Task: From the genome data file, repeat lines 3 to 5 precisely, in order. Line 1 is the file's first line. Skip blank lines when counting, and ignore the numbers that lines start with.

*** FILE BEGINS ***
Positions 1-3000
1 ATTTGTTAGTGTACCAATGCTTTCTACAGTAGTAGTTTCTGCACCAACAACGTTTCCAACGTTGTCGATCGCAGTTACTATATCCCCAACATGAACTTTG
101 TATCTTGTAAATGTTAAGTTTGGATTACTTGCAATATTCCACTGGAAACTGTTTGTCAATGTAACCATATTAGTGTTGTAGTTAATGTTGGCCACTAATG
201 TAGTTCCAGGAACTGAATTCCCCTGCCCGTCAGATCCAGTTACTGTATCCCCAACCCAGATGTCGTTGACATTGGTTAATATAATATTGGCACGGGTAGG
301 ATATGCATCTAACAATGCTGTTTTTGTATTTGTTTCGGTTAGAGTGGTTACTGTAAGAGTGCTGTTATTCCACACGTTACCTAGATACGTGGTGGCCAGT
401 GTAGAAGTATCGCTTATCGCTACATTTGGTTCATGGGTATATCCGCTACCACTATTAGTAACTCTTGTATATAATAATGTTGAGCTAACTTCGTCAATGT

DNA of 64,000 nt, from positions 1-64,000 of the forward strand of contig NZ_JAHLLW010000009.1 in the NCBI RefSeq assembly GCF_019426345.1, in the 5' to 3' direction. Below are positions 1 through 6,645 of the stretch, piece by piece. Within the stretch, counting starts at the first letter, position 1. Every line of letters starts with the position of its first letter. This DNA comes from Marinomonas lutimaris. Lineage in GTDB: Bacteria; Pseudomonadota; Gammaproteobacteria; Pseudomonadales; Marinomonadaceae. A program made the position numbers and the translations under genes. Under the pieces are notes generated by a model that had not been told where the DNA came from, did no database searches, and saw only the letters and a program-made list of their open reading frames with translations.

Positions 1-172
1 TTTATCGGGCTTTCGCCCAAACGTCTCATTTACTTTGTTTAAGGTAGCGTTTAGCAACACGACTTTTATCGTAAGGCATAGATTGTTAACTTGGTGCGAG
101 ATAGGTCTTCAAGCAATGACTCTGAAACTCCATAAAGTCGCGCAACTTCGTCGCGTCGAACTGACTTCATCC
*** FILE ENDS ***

101 TATCTTGTAAATGTTAAGTTTGGATTACTTGCAATATTCCACTGGAAACTGTTTGTCAATGTAACCATATTAGTGTTGTAGTTAATGTTGGCCACTAATG
201 TAGTTCCAGGAACTGAATTCCCCTGCCCGTCAGATCCAGTTACTGTATCCCCAACCCAGATGTCGTTGACATTGGTTAATATAATATTGGCACGGGTAGG
301 ATATGCATCTAACAATGCTGTTTTTGTATTTGTTTCGGTTAGAGTGGTTACTGTAAGAGTGCTGTTATTCCACACGTTACCTAGATACGTGGTGGCCAGT